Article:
OT, however, this made me think of Brandon Sanderson's book The Rithmatist where chalk and its formulation is an integral part of magic.


quasiresearcher 1 day ago 1 reply      
I remember a discussion about this on MathOverlow http://mathoverflow.net/questions/26267/where-to-buy-premium...
deerpig 22 hours ago 0 replies      
I have two large blackboards in my own office in Phnom Penh. I couldn't live without them. There is a shop that makes them out of wood. They aren't nearly as nice as a proper ceramic coated steel chalkboard (they still make these in china -- look it up on alibaba) but wood still does the job. The only problem is that it's difficult to find large chalk sticks. Couldn't find them in Cambodia or Thailand, but there is a shop in Vientiane (the capital of Laos) that bought a crate of buckets of multi colored sidewalk chalk years ago, and I'm the only one who buys it. I've now bought at least 10 buckets. The only problem is that there are only two white sticks in each bucket and Vientiane is very far from Phnom Penh.... sigh.
jipumarino 1 day ago 0 replies      
I taught with blackboard and chalk at a university and then at a high school for 9 years. I'm allergic and hated the chalk with a burning passion.
ryanobjc 1 day ago 1 reply      
Someone pointed out that it's really hard to erase white boards. While it's trivial to erase a blackboard. Better for top secret stuff.
beloch 1 day ago 0 replies      
Another evil of whiteboard markers is that they dry out. Leaving them open hastens their demise. This is especially noticeable right at the end of their lives when capping them in between periods of drawing and switching between several dying markers can get you through a talk.

Chalk is not entirely without treachery itself. The common North American breed is thinner and prone to snapping if you press too hard. If you don't bring your own with you, you're likely to have to make do with one of the tiny stubs that have been left behind. It's also pretty common to run into chalk brushes that contain more chalk than your chalk box.

tenfingers 1 day ago 1 reply      
Blackboards are better, but the argument about superior chalk is pretty dumb.

I had/used everything from blackboards to digital whiteboards. I still likeblackboards better, but it's only going to last as long as digital displaysimprove.

Blackboards lasts forever. Whiteboards, especially the cheap ones, inevitablystart to have stains that you cannot clean without some solvent.

Blackboards work with any chalk, essentially. You have to be careful aboutwhiteboard markers, because many stink to oblivion (I get asthma out of them),and many others don't erase properly. One of the best markers I tried are thewater-based made from Edding, but they're harder to clean, and you have toclean within a couple of hours in order to be able to clean at all. Chalk, onthe other hand, lasts forever and can always be cleaned. If you want a perfectblackboard, just use a damp cloth.

There's this illusion that whiteboards are cleaner. Actually, they're not.Whiteboard "dry" markers work by depositing a fine powder on the surface. It'sinitially suspended in a liquid, and then sticks on the whiteboard "ideally"only due to electrostatic tension. Dry marker powder is often toxic, thesuspension liquid is often toxic (especially when you breathe it), and thepowder sticks fucng everywhere. If you're careful when erasing, a blackboardcan be kept very clean. I have one in the kitchen.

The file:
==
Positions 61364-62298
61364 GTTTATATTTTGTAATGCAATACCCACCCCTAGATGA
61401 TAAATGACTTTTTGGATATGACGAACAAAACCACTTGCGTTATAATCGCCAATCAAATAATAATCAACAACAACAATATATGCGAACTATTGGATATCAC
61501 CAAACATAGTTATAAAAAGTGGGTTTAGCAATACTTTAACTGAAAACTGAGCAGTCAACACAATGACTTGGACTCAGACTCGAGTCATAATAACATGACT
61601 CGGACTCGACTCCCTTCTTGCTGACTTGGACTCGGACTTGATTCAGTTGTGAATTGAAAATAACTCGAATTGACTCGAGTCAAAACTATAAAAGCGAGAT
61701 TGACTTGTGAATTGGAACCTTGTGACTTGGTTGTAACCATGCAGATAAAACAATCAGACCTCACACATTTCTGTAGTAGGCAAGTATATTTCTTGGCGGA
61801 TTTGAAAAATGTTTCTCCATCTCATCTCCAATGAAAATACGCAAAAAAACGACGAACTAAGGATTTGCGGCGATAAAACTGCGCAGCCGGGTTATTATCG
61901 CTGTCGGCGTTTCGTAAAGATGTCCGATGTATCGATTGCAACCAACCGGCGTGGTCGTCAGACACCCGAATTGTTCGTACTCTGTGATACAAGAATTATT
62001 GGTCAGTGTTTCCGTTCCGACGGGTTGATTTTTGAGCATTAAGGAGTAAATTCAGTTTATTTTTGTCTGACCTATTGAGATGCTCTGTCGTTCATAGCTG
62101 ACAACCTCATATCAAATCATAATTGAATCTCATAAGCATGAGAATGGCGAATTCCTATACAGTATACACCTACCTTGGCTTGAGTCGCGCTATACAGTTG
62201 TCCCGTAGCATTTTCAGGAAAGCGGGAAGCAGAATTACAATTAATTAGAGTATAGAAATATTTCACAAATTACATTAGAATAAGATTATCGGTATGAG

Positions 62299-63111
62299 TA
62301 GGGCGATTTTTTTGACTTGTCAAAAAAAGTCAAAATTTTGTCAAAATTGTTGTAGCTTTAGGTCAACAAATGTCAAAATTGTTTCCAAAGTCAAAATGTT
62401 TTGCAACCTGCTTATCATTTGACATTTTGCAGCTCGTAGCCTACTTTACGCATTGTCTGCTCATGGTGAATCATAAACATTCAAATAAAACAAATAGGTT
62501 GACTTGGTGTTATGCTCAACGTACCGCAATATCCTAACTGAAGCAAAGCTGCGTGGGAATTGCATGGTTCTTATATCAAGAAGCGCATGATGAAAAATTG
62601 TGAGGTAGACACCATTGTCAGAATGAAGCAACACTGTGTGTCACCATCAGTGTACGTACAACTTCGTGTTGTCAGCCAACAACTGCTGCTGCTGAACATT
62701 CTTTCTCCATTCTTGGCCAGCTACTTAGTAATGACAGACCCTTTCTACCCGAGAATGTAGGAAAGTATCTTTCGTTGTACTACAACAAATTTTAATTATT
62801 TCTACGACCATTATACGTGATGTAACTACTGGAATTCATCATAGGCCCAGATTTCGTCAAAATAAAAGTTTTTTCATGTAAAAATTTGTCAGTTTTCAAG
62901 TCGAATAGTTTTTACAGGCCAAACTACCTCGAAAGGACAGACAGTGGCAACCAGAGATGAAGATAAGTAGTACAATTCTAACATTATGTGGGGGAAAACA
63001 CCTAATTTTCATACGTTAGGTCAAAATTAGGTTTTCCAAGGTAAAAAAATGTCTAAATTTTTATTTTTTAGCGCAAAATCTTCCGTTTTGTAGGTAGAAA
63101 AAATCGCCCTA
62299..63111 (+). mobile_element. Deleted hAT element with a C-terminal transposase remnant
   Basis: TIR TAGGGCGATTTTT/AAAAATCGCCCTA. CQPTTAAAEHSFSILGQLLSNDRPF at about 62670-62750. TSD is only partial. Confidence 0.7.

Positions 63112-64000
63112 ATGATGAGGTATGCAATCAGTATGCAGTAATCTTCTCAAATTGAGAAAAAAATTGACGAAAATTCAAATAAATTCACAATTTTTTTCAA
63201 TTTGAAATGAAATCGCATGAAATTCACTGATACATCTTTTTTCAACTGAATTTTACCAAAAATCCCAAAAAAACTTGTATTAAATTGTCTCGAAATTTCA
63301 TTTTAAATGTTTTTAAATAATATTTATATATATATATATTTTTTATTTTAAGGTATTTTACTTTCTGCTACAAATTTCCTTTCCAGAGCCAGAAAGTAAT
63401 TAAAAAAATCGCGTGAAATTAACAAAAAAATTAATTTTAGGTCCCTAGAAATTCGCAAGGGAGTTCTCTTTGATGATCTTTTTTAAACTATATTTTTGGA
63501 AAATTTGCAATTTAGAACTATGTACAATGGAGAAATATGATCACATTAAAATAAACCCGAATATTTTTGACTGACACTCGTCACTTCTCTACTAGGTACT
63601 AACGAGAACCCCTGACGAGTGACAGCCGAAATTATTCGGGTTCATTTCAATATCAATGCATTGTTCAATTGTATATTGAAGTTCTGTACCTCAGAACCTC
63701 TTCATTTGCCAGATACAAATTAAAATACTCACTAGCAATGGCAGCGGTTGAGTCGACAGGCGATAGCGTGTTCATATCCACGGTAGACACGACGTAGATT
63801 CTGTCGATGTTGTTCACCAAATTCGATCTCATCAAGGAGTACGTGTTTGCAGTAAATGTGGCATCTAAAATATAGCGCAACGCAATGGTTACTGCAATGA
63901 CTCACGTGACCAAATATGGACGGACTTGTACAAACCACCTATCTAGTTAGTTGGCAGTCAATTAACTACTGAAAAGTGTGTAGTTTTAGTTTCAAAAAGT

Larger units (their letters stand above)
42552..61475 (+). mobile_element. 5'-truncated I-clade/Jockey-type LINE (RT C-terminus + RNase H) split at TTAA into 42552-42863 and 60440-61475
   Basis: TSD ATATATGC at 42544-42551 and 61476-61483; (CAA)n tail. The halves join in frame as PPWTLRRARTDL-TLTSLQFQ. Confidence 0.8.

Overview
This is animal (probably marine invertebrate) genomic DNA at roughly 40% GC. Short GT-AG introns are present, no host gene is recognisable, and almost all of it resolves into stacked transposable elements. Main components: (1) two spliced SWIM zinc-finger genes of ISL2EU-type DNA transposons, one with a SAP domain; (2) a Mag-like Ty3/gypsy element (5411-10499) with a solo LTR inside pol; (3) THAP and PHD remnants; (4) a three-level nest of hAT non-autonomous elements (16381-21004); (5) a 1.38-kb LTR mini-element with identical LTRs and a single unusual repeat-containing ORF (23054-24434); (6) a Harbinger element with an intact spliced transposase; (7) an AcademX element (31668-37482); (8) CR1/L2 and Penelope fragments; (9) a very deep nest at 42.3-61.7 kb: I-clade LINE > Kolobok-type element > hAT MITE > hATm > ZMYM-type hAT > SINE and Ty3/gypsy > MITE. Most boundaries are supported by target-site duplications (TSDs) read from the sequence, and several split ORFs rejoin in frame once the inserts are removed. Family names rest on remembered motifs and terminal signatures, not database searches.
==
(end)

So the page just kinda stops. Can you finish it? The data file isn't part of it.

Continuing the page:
The markers are expensive. Especially when you want the good, water-based ones.I often have to order those. Chalk is inexpensive, I can buy it anywhere.

Why the hell are we using whiteboards??

I built several whiteboards myself. They suck. The best approach to awhiteboard is buying a piece of glass the size you want, and gluing a piece ofwhite adhesive plastic on the back side. Dry marker on the glass alwayscleans. You might get stains if you leave the marker for days, but they comeoff easily, with just water.

Now what.. digital whiteboards. It's a love-hate relationship. They'recompletely clean, which is what I like about them, but there are many downsidestoo. You need power, which means that you need to switch the screen off. Awhite/blackboard on the other hand shows you stuff all the time.

The screen is large, but the pixels are too large. The DPI, at close distance,is ridiculous. They're also too bright when seen at close distance. There'sglare. The "pens" suck. But if you did the same with some e-ink technology, Iwould switch to digital whiteboards instantly, as it would solve all theseproblems at once. It looks like a dream application where the price of thedisplay wouldn't matter much (ardesia costs a fortune nowdays anyway).

I had to use at some point an Epson projector which had some whiteboardcapability on it. The pen had an infrared sensor/reflector on top, which meantthat you had to hold the pen without making a shadow between the projector andthe pen. Who's the idiot that thought this would work??

tel 1 day ago 0 replies      
I don't know the reason, but I feel nearly intellectually crippled since losing access to the multitudes of blackboards available on college campuses. White boards do not even approach the utility of blackboards for me.

People in this thread have suggested fine tipped markers and washable crayonsI will try them both!but I truly feel I will simply not be able to recover the efficiency and value of a blackboard any time soon.

gsam 1 day ago 1 reply      
While I grew up with mostly whiteboards, there's just something magical about blackboards. Disregarding my disgust for screeching on a blackboard, mathematics on a chalkboard seems so natural. Where I study they've been constantly removing blackboards and even whiteboards. Now we're left with dozens of terrible document cameras, which nobody can be enthusiastic about.